We significantly upgraded our attack detector — an algorithm that actually helps confirm an ongoing attack. Now we have a broader choice of parameters available for user customization serving as the blacklisting feeds. It also enables us to mitigate attacks that are closer to L7, compared with L3-L4.
Request Broker — a solution that simplifies the WAF adoption process. We improved the processes of interacting with various WAF solutions on the Qrator filtering network and making asynchronous decisions related to questionable requests.
The Proxy Protocol support was integrated with the Qrator filtering network in 2020. It facilitates DDoS mitigation for applications using, for example, WebSockets. Besides just simplifying the conjunction of any proxy with the Qrator network, working out of the box with HAproxy and NGINX and any solution working on top of the TCP simplifies the conjunction between the Qrator filtering network and any service that supports the Proxy Protocol.
AMD inside Qrator Labs
We regard the new AMD processors as a great fit with the Qrator hardware architecture. The unique characteristic of the AMD CPUs — hierarchical core separation on a chip — is quite effective for the tasks performed by Qrator Labs. Core blocks with separate memory controllers present a particular challenge to set up correctly because we change how the OS sees the CPU cores. The new AMD processors’ huge advantage lies in the fact that we can now build a single socket machine with the power of the older two-socket hardware installation. With one NIC inside a machine that’s connected through a PCIe connector, two CPUs present a specific load splitting challenge, in addition to the switching latency between two CPUs. That is serious asymmetry within the system. Replacing two CPUs with one CPU solves this specific problem, leaving the need to tweak only the core (hierarchical) architecture within one CPU, which is much easier.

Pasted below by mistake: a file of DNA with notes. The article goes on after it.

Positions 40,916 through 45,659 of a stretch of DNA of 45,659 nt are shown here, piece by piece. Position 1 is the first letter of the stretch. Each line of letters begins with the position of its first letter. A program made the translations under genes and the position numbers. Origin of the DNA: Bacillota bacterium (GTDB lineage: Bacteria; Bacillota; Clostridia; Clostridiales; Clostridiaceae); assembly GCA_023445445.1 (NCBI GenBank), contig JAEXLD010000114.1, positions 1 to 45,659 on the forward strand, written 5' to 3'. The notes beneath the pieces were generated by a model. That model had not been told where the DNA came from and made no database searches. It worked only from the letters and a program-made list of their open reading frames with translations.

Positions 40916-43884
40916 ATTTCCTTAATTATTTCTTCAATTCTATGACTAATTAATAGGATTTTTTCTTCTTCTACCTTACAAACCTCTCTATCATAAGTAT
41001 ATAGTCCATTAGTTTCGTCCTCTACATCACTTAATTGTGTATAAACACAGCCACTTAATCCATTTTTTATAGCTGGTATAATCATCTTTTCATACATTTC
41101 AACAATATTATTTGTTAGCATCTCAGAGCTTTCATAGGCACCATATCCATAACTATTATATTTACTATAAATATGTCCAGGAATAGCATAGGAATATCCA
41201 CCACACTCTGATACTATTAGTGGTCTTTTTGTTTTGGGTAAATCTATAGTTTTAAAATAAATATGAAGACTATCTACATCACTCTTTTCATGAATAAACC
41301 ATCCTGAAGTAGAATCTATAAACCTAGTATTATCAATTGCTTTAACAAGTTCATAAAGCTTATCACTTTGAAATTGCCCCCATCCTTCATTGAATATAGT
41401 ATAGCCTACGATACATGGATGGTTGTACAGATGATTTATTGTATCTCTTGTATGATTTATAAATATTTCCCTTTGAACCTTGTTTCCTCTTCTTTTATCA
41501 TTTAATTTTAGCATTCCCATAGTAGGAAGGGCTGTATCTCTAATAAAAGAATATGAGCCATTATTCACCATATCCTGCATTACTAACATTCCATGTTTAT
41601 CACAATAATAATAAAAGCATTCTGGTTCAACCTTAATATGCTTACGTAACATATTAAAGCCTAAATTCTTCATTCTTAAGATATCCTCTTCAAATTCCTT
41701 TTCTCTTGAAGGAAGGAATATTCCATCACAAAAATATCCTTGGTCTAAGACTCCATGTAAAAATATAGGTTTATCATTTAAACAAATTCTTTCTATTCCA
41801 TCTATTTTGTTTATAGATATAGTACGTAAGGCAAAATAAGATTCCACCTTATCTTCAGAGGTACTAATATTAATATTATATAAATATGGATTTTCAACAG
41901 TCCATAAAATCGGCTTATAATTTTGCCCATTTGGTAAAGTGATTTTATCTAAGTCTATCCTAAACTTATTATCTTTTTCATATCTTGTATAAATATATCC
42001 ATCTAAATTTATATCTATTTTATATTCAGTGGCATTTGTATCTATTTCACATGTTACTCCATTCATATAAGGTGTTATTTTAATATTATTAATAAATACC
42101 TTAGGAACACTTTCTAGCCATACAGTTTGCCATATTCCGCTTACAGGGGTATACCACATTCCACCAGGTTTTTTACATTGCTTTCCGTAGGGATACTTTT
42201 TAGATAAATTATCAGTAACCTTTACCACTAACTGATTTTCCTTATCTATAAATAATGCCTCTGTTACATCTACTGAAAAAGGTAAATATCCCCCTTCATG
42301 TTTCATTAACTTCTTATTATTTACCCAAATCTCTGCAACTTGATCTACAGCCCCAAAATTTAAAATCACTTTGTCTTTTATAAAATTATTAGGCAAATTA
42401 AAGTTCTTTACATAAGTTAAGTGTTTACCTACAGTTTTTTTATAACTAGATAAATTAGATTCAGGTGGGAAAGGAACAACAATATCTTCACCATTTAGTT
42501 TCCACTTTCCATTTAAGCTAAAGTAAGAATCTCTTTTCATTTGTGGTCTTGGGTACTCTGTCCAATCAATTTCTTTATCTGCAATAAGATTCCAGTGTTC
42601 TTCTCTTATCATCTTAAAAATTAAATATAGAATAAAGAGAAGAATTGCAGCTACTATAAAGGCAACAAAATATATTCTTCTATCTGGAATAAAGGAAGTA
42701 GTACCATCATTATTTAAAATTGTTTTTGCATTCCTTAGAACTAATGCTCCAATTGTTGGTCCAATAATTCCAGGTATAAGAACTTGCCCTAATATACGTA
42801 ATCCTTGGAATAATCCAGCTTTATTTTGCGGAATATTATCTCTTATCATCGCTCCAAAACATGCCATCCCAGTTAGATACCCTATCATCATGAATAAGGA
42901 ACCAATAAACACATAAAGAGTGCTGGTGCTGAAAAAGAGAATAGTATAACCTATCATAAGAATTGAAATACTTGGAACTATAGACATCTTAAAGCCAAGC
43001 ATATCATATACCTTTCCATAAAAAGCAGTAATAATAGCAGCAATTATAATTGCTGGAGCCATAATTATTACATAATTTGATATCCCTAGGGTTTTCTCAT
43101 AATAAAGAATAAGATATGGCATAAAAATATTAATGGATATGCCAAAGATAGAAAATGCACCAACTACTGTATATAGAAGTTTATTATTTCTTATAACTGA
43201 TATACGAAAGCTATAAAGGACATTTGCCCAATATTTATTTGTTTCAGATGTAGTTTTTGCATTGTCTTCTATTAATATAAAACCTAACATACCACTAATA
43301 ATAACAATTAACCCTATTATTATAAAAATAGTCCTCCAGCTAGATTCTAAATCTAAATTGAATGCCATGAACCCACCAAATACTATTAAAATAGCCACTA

There’s one more peculiarity with an AMD CPU. The model we use supports memory work at the frequency of 3200 GHz. When we started testing these CPUs, we discovered that, formally, the memory controller allows 3200 GHz workloads, but the in-CPU bus that connects cores works at a lower frequency. Effectively this means that if we are using a 3200 GHz CPU clock, the bandwidth drops significantly because of the lower frequency memory controller clock. The only application that would benefit from this should be a pure single thread activity with only one memory channel.
Other than that, we are now employing AMD CPUs on all new points of presence because of their cost-efficiency.
Partner technologies integrations
In 2020 we integrated new partner services with the fabric of the Qrator filtering network.
The new WAF from SolidWall, which is now functional within Qrator Labs’ services. SolidWall WAF is integrated into the Qrator customer dashboard, allowing customers to manage the firewall service fully in one place with other Qrator Labs services.